That Puck! What an imp, what a funnin’ fool. Should any wee hint of the grave or the dour threaten to shank the shambolic ether of A Midsummer Night’s Dream, rest assured that frolicsome Puck, aka Robin Goodfellow, servant to Oberon (King of the Faeries), will hop to and eradicate all frowns with a sly spree of herkimer-jerkimer and utter tomfoolery. Nay, Puck ─ as the sprightly stand-in for Shakespeare’s bumptious side ─ will have none of our earnestness. Life, after all, is but a dream.
In LCC’s new student production of A Midsummer Night’s Dream, actor Naomi Todd plays Puck to absolute perfection, pipping and popping about the stage with preternatural nimbleness, ever spreading a breed of mischievous levity that puts the lie to love’s mock tragedies. Todd’s is one among a handful of harmonious performances that elevate this limber, sexy play to the level of must-see.
Like The Tempest, which sprinkles its baggy plot with the deus ex machina of magic, A Midsummer Night’s Dream reveals Shakespeare the pure player, less concerned with the wow of artistry than the woo of wish fulfillment. The bifurcating plot ─ a sort of play within a play within a play involving four lovers and a clutch of amateur actors, all of whom fall under the enchantment of fairies in a forest ─ is pretty slight, almost silly; it ain’t no Hamlet, nor is it meant to be. What makes this play great is its dance of outsized characters, and Shakespeare’s willingness to indulge the comic spectacle of love and sex in all its glorious confusions.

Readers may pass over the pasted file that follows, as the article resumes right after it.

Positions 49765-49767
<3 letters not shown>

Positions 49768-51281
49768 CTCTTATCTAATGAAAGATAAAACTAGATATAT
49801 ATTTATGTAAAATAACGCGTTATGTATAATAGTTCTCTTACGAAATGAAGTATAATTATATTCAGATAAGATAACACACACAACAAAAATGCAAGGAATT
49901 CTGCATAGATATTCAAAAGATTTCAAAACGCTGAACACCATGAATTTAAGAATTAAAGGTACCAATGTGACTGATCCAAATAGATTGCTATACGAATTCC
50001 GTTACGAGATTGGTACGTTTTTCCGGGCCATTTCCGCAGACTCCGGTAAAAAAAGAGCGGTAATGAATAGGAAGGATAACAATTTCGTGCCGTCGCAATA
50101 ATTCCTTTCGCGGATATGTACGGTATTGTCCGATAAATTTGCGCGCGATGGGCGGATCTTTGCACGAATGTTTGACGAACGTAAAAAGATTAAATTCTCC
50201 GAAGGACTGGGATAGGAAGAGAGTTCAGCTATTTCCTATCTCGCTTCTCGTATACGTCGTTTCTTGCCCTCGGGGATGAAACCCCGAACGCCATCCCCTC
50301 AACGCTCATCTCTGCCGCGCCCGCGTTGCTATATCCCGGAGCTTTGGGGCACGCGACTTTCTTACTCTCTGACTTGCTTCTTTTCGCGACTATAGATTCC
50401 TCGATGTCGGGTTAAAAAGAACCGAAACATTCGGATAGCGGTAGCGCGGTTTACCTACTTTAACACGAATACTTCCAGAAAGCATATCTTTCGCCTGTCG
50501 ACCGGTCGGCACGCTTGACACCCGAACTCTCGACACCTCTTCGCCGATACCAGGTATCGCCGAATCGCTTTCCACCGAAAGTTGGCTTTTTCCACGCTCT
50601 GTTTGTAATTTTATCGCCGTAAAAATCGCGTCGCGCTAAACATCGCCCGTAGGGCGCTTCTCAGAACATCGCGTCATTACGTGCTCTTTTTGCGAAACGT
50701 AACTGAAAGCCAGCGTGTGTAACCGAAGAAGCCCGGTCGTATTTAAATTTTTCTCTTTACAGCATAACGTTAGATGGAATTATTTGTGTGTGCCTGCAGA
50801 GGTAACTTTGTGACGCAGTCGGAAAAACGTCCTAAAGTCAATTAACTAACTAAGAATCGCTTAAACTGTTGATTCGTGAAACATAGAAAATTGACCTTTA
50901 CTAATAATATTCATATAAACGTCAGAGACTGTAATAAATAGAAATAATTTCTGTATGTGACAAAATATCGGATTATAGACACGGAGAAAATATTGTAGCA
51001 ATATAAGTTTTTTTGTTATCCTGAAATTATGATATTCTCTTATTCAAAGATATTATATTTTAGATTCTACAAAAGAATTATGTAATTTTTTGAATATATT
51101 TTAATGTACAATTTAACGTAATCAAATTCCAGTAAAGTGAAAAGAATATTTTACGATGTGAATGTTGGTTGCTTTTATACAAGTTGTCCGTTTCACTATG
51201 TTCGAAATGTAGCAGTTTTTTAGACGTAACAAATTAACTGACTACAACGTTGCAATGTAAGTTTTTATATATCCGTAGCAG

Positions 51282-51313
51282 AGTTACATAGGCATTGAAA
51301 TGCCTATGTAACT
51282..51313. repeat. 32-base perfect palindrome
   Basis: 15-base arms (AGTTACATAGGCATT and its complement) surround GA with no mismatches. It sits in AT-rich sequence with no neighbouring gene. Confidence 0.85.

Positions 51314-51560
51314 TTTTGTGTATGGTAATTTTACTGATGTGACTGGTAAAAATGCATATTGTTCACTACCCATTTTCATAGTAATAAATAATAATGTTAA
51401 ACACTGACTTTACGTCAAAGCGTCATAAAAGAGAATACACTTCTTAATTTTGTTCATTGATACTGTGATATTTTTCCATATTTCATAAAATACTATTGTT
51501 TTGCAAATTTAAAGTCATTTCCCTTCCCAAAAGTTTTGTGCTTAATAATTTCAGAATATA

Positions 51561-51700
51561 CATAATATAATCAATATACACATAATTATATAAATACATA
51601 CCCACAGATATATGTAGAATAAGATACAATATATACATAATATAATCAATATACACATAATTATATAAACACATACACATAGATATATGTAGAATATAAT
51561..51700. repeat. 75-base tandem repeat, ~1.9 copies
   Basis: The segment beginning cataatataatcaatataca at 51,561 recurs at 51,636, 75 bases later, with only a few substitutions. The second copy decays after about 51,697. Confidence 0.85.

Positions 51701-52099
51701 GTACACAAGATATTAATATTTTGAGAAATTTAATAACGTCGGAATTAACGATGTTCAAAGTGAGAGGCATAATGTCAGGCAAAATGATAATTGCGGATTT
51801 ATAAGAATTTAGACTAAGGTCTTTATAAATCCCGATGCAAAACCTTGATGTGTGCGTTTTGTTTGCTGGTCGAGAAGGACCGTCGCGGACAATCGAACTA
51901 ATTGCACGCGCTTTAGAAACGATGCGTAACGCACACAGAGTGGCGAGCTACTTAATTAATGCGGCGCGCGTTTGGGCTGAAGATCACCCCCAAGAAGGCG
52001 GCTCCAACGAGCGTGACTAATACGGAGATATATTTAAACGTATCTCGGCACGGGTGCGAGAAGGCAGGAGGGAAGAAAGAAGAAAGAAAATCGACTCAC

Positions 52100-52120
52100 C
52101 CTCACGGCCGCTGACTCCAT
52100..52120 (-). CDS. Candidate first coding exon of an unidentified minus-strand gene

On this front, then, LCC’s production, directed by Judith Roberts, is an almost unlimited success. The set design, by Roberts and James McConkey, is gorgeous, and combined with McConkey’s lighting and sound by Alberto Redondo, it turns the Blue Door Theatre into a vast wonderland. Roberts guides her cast with just the right touch, making sure the language of the script never overwhelms the liberal spirit of fun that makes this one of Shakespeare’s most physical and fluid works.
But what really makes the play click are the performances, especially that by Robert Newcomer, who shows some serious comic chops as the charmingly self-involved weaver Nick Bottom. Michelle Nordella is strong in the duel roles of Hippolyta and Titania. And a special shout-out to Melanie Moser, who on opening night filled in as Helena due to an illness; even with script in hand, Moser, full of fire and aplomb, provided one of the evening’s high points.
A Midsummer Night’s Dream runs 7:30 pm Thursday, April 24, and Friday, April 25, and 2 pm Saturday, April 26, at LCC’s Ragozzino Hall; $5 students, staff, seniors, $10 general.